Secondary Outcome Measures :
  1. Proportion of HIV-infected children who start anti-retroviral therapy (ART) within 6 months of the initial diagnosis [ Time Frame: time of initial diagnosis through 6 months post diagnosis ]
    Short-term benefit

  2. Proportion of children starting ART who remain in care for 12 months following the initial diagnosis [ Time Frame: time of initial diagnostic blood draw through 12 months post diagnosis ]
    Long-term retention benefit



Information from the National Library of Medicine

Choosing to participate in a study is an important personal decision. Talk with your doctor and family members or friends about deciding to join a study. To learn more about this study, you or your doctor may contact the study research staff using the contacts provided below. For general information, Learn About Clinical Studies.


Layout table for eligibility information
Ages Eligible for Study:   up to 12 Weeks   (Child)
Sexes Eligible for Study:   All
Accepts Healthy Volunteers:   No
Criteria

Inclusion Criteria:

  • 4 to 12 weeks of life
  • documented HIV exposure through seropositive maternal or infant HIV antibody test
  • with a parent or guardian will and able to provide written informed consent and to have the participant followed for 12 months after study enrolment

Exclusion Criteria:

  • Infants will be excluded from participation if they have major congenital anomalies or other medical conditions that would require management at a referral facility or otherwise interfere with study procedures

Information from the National Library of Medicine

To learn more about this study, you or your doctor may contact the study research staff using the contact information provided by the sponsor.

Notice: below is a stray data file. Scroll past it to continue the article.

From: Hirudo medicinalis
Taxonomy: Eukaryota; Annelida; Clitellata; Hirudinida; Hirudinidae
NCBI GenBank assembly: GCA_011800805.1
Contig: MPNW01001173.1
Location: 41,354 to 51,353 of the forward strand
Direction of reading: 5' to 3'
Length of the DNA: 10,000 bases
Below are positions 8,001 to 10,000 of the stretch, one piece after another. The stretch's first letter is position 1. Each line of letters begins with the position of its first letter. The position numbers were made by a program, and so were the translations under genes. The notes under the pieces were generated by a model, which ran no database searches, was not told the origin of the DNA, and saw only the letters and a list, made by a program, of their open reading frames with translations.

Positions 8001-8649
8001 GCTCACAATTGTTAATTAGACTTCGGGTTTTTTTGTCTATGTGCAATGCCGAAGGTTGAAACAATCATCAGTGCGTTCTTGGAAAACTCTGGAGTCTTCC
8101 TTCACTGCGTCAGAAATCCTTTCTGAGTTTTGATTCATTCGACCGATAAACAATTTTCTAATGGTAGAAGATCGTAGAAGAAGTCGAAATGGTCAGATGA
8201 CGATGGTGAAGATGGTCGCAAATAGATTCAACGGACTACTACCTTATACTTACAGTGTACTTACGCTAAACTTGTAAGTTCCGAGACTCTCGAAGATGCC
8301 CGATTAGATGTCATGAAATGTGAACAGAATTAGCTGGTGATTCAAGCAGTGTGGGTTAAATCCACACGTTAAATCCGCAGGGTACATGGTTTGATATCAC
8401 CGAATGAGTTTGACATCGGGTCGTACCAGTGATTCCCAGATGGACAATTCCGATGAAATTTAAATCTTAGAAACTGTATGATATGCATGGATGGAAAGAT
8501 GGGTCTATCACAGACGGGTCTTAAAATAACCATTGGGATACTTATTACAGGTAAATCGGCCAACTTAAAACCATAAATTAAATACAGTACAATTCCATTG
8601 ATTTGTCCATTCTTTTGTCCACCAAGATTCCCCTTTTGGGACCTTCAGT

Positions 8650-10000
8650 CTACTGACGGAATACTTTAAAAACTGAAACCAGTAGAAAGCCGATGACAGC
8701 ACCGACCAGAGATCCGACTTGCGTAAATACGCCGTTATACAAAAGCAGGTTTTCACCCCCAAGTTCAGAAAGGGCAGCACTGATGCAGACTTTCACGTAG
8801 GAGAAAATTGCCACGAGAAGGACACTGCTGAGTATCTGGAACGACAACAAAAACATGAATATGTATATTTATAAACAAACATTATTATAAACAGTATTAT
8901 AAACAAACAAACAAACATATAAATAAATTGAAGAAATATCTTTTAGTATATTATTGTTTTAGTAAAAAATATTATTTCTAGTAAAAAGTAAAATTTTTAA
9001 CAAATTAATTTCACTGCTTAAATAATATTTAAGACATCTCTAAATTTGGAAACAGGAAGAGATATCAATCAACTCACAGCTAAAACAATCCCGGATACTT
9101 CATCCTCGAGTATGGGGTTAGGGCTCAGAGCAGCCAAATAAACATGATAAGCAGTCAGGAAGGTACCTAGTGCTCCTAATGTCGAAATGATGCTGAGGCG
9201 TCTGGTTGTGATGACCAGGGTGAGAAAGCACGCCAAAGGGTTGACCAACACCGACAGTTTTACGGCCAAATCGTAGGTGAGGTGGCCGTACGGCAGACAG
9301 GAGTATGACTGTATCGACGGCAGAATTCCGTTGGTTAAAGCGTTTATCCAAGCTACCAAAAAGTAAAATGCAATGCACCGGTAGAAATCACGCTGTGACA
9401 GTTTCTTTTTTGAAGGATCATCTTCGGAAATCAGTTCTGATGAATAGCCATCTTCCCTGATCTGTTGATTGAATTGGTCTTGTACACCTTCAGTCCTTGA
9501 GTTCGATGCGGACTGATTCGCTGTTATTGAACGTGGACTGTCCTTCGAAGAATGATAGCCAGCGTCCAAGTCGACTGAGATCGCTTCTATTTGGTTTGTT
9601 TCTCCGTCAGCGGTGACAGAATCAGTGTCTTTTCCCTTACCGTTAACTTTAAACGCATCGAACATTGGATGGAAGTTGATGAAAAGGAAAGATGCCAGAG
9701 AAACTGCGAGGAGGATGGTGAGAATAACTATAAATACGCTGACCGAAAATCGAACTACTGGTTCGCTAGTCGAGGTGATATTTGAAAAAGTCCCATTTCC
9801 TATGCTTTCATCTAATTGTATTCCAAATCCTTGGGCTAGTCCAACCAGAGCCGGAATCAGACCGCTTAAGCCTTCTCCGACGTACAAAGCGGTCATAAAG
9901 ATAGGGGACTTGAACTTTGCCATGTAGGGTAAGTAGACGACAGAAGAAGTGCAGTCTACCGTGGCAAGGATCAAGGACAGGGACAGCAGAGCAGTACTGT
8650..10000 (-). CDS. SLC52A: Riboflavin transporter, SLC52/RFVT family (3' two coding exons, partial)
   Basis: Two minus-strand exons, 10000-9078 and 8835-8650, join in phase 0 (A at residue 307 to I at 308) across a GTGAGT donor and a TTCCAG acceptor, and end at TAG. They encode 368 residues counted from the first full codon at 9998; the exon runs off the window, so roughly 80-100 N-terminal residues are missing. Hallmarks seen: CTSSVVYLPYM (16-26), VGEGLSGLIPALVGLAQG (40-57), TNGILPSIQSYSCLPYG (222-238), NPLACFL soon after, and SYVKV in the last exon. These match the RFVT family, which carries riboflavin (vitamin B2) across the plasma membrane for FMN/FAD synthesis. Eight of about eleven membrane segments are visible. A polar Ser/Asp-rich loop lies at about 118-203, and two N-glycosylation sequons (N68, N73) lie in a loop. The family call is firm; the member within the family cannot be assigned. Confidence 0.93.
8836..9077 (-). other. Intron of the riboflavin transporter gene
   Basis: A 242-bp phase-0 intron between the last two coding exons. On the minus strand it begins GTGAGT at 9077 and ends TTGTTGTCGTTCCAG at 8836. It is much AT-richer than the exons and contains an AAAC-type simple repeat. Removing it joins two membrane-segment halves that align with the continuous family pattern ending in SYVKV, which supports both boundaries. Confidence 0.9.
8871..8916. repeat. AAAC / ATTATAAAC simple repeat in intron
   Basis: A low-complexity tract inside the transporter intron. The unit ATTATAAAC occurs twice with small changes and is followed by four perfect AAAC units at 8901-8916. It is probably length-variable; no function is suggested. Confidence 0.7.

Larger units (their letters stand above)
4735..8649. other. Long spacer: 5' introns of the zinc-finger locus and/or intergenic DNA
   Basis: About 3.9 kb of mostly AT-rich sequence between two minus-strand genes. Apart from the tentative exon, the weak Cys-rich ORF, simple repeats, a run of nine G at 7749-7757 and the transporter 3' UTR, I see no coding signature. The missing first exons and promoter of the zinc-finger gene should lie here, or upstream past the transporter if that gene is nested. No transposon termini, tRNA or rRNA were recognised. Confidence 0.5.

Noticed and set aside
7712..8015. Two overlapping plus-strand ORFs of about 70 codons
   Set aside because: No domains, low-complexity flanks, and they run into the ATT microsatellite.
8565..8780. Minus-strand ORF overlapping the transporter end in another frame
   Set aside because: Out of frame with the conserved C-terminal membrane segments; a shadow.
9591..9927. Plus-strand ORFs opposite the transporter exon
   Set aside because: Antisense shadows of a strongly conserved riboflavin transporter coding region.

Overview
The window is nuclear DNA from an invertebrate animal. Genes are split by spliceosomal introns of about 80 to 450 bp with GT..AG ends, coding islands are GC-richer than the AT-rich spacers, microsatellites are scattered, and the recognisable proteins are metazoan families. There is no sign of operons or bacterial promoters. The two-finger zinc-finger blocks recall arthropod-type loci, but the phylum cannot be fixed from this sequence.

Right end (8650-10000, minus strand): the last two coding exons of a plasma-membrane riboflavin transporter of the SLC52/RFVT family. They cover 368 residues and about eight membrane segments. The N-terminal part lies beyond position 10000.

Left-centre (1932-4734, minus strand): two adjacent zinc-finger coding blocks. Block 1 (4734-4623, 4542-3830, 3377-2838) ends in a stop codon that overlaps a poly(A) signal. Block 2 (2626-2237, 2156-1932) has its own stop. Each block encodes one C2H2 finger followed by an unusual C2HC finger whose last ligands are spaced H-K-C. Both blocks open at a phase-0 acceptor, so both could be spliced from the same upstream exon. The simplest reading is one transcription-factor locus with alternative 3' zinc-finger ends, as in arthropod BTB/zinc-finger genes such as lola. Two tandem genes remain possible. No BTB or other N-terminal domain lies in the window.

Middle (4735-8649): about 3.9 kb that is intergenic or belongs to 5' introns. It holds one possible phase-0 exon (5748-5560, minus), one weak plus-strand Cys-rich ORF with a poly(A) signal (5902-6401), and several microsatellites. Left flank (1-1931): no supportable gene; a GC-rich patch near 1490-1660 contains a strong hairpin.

Please refer to this study by its ClinicalTrials.gov identifier (NCT number): NCT02682810


Locations
Layout table for location information
Zambia
Chawama Health Centre
Lusaka, Zambia
Chelstone Health Centre
Lusaka, Zambia
Chilenje Health Centre
Lusaka, Zambia
Chipata Health Centre
Lusaka, Zambia
Kanyama Health Centre
Lusaka, Zambia
Mtendere Health Centre
Lusaka, Zambia
Sponsors and Collaborators
University of North Carolina, Chapel Hill
National Institute of Allergy and Infectious Diseases (NIAID)
Investigators
Layout table for investigator information
Principal Investigator: Jeff Stringer, MD University of North Carolina, Chapel Hill

Additional Information:
Publications:
UNAIDS. 2014 Progress Report on The Global Plan: http://www.unaids.org/sites/default/files/documents/JC2681_2014-Global-Plan-progress_en.pdf. Accessed: 01 February 2015.
World Health Organization. Antiretroviral Therapy for HIV Infection in Infants and Children: Towards Universal Access (2010 Revision): http://www.who.int/hiv/pub/paediatric/infants2010/en/index.html Accessed 2011.
UNITAID. HIV/AIDS diagnostic technology landscape.Tech. Rep., WHO, Geneva, Switzerland, 2012.

Publications automatically indexed to this study by ClinicalTrials.gov Identifier (NCT Number):
Layout table for additonal information
Responsible Party: University of North Carolina, Chapel Hill
ClinicalTrials.gov Identifier: NCT02682810     History of Changes
Other Study ID Numbers: 12-1346
5U01AI100053-03 ( U.S. NIH Grant/Contract )
First Posted: February 15, 2016    Key Record Dates
Last Update Posted: September 27, 2019
Last Verified: September 2019
Individual Participant Data (IPD) Sharing Statement:
Plan to Share IPD: No
Keywords provided by University of North Carolina, Chapel Hill:
HIV
point-of-care HIV diagnosis
Alere Q
diagnostic
children